“Argentina lacks the wideranging protection mechanisms that exist in other countries, where the criteria are the year or decade when the building was constructed,” Marcelo Magadan, an architect specialising in the restoration of historic buildings, told the Times.
Magadan’s firm, Magadan y Asociados, has worked on the preservation of iconic Buenos Aires buildings like Galerías Pacifico and Palacio de las Aguas Corrientes on Córdoba Avenue.
“From a policy perspective, there has been no firm attitude toward the destruction of our heritage,” he said. “The existing regulations have only been applied to buildings that are specifically protected.”
In some parts of the city, residents have taken action into their own hands, forming activist groups to stop what they see as City Hall’s disregard for community living and heritage, either by granting demolition permits or selling off public land.
One of the most recent bouts ended in a win for residents of the Colegiales neighbourhood, who successfully blocked the construction of a shopping centre over parts of Plaza Clemente.
“Many people were noticing what was happening. But they perceived it as a natural evolution in the City’s development. But this is not a natural process, it is a consequence of a lack of awareness and legislation,” said resident activist Santiago Pusso.
Pusso is a a member of Basta de Demoler (“Stop the Demolitions”), an activist group whose intervention against plans to develop a subway station at Plaza Francia — a protected historic area — saw City Hall sue two of its members: Pusso and Sonia Berjman, an expert in urban landscaping and art history.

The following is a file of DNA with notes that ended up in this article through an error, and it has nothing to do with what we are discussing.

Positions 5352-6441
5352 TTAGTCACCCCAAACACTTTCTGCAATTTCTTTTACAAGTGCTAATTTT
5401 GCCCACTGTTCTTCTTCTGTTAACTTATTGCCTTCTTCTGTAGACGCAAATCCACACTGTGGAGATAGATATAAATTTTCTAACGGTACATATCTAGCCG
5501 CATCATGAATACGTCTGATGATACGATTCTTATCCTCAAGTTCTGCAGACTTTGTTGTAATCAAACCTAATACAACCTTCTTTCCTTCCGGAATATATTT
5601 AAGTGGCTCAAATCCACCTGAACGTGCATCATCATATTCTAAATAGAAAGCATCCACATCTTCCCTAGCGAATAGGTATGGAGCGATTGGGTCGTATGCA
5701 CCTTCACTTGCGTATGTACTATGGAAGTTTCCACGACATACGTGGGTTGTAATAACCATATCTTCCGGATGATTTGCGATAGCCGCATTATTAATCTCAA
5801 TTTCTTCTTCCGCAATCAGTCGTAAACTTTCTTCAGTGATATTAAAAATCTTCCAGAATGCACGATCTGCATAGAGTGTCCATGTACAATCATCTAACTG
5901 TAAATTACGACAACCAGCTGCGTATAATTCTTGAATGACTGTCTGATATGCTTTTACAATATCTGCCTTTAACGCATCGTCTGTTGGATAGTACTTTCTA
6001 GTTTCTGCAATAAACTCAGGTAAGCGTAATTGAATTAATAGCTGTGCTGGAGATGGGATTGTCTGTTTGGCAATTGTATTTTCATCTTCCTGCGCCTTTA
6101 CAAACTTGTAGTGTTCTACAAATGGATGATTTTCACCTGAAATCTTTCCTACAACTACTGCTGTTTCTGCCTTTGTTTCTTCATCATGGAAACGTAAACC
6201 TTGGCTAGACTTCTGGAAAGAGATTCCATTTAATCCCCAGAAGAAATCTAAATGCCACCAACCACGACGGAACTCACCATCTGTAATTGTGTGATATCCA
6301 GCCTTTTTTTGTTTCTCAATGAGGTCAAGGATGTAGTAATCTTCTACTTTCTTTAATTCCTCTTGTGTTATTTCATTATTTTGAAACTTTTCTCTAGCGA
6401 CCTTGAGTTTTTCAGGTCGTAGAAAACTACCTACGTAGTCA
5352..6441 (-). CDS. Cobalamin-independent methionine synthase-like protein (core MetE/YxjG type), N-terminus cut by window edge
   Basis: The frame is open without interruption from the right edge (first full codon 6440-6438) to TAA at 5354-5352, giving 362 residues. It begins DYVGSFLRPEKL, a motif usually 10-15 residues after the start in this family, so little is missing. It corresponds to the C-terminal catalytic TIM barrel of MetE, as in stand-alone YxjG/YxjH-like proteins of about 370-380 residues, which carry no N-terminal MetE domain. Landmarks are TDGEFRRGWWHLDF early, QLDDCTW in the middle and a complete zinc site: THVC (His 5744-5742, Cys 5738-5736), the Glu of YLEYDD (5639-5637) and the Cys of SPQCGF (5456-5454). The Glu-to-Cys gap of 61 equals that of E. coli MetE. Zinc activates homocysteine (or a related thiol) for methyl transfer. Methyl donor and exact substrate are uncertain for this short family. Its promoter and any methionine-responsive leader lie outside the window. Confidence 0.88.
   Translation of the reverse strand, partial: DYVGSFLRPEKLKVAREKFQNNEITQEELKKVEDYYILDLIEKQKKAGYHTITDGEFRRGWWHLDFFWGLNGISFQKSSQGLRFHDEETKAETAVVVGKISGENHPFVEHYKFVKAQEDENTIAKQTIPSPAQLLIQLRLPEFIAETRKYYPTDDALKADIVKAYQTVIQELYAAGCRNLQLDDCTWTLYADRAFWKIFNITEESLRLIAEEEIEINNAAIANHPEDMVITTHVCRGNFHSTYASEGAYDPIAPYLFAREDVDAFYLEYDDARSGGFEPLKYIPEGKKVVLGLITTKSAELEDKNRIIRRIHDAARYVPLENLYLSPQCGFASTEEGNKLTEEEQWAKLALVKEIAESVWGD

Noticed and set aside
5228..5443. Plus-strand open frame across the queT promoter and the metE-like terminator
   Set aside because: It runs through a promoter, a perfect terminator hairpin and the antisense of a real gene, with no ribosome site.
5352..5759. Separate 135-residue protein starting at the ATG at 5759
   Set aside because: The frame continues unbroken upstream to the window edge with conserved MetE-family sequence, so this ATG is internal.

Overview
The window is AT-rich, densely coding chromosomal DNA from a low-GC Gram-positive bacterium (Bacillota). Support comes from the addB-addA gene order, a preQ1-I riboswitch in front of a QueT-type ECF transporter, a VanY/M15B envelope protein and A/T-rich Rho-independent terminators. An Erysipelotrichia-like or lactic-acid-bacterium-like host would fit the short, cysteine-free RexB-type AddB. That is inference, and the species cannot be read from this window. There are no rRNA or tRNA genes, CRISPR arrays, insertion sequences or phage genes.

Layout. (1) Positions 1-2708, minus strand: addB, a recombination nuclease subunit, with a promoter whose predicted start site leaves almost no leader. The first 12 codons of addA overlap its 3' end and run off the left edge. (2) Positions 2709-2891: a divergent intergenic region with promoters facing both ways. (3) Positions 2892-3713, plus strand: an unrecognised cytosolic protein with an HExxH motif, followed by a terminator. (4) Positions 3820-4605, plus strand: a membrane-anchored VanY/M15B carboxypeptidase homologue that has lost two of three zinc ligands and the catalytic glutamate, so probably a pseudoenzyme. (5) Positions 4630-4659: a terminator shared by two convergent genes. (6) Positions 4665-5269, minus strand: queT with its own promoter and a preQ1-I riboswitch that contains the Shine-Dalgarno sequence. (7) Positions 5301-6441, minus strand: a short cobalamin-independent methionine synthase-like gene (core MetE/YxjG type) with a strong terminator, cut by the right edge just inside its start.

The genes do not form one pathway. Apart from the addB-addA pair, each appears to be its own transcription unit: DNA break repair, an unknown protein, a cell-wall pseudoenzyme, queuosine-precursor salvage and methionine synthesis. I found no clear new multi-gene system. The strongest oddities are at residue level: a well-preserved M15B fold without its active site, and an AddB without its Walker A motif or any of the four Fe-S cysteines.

In 2012, Berjman and Basta de Demoler lodged a request with the courts for an injunction to block the station’s construction. Plans for a new Subte stop were later moved to the Law Faculty where the station will be inaugurated on May 25.
City Hall is still seeking 24 million pesos in damages against the two activists.
“Among the people approving [demolition permits] are people who respond to the pressure of real-estate interests and other political interests,” Pusso told the Times.
“The result of our intervention, in specific cases because of the symbolic nature of certain areas, has been positive and we have seen laws passed to protect certain neighbourhoods. But the government does not respect the very laws it passes.”
Consulted about the strength of market forces in the process of gentrification, CONICET researcher Dr. Rodríguez said that urban development presented a huge “dilemma” for societies. Like Pusso and Magadan, he emphasised the need for improved regulations.
“One of the points we make is to avoid condemning renovation or investment from real estate capital,” he says. “The problem is when the enormous profit from capital gains resulting from changes to building codes are not distributed to the rest of the society or to areas in most need.”
In Palermo, Susana points to scaffolding at the end of her street surrounding a beautiful teal-green mid- 20th-century home. It is marked for demolition, to be replaced with a residential apartment building.
In a somewhat typical tale of gentrification, the building had previously been divided into smaller apartments; a makeshift cultural centre operated in the garage; and a young New Yorker had been using one of the building’s old kitchens to make the bagels he sells every Sunday in front of a speciality coffee store a few blocks away.
As the neighbours tell it, the elderly owners died and their relatives decided to sell the property to a developer.
“It’s a shame because that casona was were the Mothers of Plaza de Mayo from Palermo went for psychological support. The owners were among the first psychologists to treat them,” Susana explains as she recalls a moment in time involving Argentina's iconic human rights activists.
“There goes a little piece of our barrio’s history.”